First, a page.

Lidl Ireland has also taken it upon themselves to deal with their surplus food in a socially responsible way. They work with Bia Food Initiative to organise the collection, storage and redistribution of their produce in Cork, Dublin and Galway. Many of the charities that the initiative works with don’t have the facilities or funds to store and distribute donated food to the people they help. By centralising the process, Bia Food Initiative is able to help over 300 charities in their work tackling hunger in Ireland. Brendan Dempsey of the Society of St. Vincent de Paul says “Bia is a lifesaver to SVP. It provides essential help for families and our hostels at a time when our funds are decreasing while calls for help are on the increase week by week.”
Philanthropists in Ireland aren’t just satisfied with tackling hunger, they confront a whole range of issues. One of the most well known of these meaningful campaigns is Innocent’s Big Knit. Since 2008 volunteers have knitted nearly 400,000 little hats which perch on top of Innocent’s range of smoothies. For every hatted smoothie purchased, Innocent have donated 30c to Age Action and to date have donated over €120,000 as a result. The knitted hats are a way of raising awareness about how hard the winter can be on older people. The Big Knit is not just about raising money and awareness, knitting groups have formed all over the country which provide much needed support and social interaction for Ireland’s older population. Brand Manager Bláthnaid McKenna commented, “We’re exceptionally proud of the Big Knit as, through it, we’ve been able to donate over €140,000 to Age Action, whilst also raising awareness for the charity as a whole. We take pride in making drinks that not only taste good but also do some good too and the Big Knit is a perfect example of how we do this. Age Action are a charity that work tirelessly to help older people stay warm and well during the harsh conditions of our Irish winters, and we wanted to help too.”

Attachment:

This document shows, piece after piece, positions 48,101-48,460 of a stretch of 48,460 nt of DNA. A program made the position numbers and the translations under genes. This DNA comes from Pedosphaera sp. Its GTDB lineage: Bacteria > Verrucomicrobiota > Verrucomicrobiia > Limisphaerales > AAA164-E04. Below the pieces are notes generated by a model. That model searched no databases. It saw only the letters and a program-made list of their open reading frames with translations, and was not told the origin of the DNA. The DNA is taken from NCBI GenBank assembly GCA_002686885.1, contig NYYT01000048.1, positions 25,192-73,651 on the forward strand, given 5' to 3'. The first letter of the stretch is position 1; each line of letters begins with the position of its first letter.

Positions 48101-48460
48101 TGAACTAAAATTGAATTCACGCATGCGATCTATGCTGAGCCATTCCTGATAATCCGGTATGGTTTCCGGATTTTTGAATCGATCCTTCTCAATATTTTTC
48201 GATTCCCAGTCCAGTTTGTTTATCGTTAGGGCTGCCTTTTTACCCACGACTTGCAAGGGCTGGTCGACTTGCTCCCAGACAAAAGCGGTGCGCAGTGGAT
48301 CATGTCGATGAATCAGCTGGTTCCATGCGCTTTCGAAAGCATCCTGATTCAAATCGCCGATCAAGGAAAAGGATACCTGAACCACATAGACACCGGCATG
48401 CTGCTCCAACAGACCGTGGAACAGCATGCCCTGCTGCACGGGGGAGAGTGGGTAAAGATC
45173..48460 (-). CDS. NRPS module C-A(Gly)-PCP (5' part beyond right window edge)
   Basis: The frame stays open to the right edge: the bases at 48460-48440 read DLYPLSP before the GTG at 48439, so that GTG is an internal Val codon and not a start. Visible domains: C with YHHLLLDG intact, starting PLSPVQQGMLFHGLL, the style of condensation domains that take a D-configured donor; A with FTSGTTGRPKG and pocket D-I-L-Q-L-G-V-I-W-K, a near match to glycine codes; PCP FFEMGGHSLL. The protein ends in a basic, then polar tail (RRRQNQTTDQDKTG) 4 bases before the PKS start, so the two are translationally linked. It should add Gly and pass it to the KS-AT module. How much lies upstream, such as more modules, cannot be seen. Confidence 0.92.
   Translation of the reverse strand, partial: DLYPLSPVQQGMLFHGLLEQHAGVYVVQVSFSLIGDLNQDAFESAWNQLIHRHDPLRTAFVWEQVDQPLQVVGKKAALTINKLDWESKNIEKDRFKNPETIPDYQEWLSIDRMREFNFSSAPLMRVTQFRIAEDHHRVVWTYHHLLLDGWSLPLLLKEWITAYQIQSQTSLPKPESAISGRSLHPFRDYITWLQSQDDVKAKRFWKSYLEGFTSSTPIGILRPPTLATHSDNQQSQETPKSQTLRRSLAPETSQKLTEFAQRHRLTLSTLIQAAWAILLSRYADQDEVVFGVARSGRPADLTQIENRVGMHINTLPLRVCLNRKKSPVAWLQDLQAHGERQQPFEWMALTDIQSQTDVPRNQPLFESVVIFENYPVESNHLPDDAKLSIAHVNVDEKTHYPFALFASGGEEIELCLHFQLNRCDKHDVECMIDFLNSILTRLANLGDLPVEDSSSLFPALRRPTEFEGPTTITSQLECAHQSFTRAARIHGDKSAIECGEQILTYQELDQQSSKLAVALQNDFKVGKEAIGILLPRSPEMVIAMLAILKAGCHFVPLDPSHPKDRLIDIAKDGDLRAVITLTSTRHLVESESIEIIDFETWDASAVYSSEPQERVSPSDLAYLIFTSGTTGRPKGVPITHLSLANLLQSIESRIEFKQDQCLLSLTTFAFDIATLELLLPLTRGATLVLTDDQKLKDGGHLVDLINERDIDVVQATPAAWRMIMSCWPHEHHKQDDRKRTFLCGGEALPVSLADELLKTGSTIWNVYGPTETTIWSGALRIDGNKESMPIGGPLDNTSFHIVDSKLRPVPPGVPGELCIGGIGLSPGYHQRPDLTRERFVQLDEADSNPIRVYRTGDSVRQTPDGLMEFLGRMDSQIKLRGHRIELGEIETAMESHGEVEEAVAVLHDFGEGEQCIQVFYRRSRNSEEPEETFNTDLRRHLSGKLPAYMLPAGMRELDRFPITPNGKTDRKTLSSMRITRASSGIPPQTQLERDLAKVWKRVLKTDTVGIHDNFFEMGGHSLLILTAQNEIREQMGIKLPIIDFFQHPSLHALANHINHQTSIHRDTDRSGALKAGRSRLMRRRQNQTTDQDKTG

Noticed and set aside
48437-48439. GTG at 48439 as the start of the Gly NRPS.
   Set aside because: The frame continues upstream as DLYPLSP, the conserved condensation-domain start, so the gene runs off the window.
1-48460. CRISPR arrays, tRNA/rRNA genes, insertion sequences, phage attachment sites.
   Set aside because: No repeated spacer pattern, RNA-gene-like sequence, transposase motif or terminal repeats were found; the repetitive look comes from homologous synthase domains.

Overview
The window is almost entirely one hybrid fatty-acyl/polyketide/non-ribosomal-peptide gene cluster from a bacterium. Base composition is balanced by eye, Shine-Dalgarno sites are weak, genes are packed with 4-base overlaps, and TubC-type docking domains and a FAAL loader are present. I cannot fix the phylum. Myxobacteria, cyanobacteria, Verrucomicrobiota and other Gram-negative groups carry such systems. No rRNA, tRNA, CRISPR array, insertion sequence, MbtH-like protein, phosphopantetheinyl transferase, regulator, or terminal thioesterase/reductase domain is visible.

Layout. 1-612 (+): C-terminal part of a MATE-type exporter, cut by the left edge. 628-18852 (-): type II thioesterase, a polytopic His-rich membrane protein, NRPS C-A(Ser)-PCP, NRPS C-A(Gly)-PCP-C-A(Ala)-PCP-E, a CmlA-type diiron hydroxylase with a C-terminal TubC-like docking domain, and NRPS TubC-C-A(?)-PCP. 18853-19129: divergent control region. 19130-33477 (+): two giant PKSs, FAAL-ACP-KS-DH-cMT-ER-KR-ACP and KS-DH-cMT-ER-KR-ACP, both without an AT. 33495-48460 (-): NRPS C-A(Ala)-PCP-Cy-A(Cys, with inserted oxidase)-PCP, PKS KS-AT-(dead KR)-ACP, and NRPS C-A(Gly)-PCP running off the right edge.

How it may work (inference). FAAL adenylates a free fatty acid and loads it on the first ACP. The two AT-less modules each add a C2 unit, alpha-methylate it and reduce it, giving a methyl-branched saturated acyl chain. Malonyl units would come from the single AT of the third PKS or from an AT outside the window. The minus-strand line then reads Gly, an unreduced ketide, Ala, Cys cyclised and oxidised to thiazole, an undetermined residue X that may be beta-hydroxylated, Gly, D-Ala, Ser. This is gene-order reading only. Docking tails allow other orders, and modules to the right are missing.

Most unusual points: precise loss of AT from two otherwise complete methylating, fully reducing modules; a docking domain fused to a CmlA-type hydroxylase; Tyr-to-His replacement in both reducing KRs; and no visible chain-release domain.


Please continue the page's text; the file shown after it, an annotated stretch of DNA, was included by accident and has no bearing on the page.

Another meaningful cause that has recently been assisted by Ireland’s food community is Temple Street Children’s Hospital. Last year a group of award winning chefs including Derry Clarke and Oliver Dunne came together to create The Dublin Cookbook. The book is a collection of over 130 recipes and has already made loads of money for the hospital. It has just been announced that the book is up for a prestigious Gourmand World Cookbook Award. Renowned chef Kevin Thornton signed up to take part after the team in Temple Street saved his son Conor. “My wife Muriel and I are forever grateful to the team in Temple Street’s Intensive Care Unit. Thanks to the expert care of the team, our precious son survived. When I was approached by Concept Marketing to get involved I was delighted to be able to give back to the hospital. Words cannot express our gratitude.”
Alison has been writing since she could hold a pen, which came in handy for her degree in English, Media and Cultural Studies. She has been working in media since graduating and is the latest features writer for TheTaste.
Writing for TheTaste allows her to combine her passion for the written word with her love of food and drink. Find her on Twitter @AliDalyo